One of the main concerns about hardwood flooring is actually the stain and the paint that is used. Oftentimes, they will employ volatile organic compounds (VOCs) that can harm the environment. Fortunately, there are companies that sell low- or no-VOC products that will do the job just as well. Oftentimes, these products are water-based instead of oil-based and contain fewer harmful chemicals.

4 – Salvaged Wood Flooring

Salvaged wood flooring might sound like reclaimed wood, but it is actually different. In some situations, a tree might need to be salvaged. If a tree is diseased, dead, or endangering the surrounding area, it might be chopped down. In other cases, some trees are cut down to allow other trees to grow unimpeded. When those trees are used for their wood, it is often called salvaged wood. Since they were going to be cut down anyway, it carries a much smaller ecological impact.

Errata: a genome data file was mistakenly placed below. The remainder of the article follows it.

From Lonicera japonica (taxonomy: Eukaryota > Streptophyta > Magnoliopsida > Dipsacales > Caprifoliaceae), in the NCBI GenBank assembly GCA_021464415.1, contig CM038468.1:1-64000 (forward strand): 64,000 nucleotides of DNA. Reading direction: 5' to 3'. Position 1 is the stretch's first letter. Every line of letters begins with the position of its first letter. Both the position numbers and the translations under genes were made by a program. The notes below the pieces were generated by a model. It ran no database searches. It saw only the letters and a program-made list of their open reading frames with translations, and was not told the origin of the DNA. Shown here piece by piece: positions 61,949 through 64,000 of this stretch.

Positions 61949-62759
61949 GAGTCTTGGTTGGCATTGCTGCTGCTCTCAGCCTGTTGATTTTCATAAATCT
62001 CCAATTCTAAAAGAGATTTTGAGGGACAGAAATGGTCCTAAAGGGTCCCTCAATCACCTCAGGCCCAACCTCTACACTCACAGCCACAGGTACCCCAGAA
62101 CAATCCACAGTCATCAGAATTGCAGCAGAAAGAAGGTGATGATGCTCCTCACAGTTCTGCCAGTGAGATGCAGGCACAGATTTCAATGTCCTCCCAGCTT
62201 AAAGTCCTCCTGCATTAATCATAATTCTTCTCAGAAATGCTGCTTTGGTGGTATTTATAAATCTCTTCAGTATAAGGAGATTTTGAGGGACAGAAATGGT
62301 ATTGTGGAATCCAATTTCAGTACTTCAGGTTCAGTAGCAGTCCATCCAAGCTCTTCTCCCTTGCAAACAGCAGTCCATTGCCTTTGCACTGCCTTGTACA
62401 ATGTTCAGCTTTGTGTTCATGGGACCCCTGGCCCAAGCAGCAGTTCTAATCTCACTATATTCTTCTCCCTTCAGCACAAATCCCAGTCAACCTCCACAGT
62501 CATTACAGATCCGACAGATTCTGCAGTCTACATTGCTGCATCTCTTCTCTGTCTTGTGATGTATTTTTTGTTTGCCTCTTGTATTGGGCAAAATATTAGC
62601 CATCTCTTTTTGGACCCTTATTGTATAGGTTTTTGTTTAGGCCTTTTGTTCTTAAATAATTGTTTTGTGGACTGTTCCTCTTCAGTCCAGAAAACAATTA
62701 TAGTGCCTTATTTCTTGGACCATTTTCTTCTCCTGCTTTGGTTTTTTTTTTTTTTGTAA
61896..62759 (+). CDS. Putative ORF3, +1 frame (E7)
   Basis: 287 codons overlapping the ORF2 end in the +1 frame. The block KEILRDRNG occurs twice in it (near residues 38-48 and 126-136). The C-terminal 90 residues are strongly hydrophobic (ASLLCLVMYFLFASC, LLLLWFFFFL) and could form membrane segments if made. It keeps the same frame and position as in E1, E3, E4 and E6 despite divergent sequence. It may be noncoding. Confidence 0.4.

These four options can make your hardwood flooring more sustainable and less harmful to the environment.

What Exactly Are Reclaimed Hardwood Floors?

If you’ve been in the market for hardwood flooring, you’ve likely seen options for “reclaimed” hardwood flooring. It has become trendy for many different people. Those who have ecological concerns like reclaimed wood because no new trees have to be chopped down to create it. Stylistically, it provides a classic, antique feel even to new constructions. However, you might be wondering what exactly it is.

Reclaimed Hardwood Is Old Wood Repurposed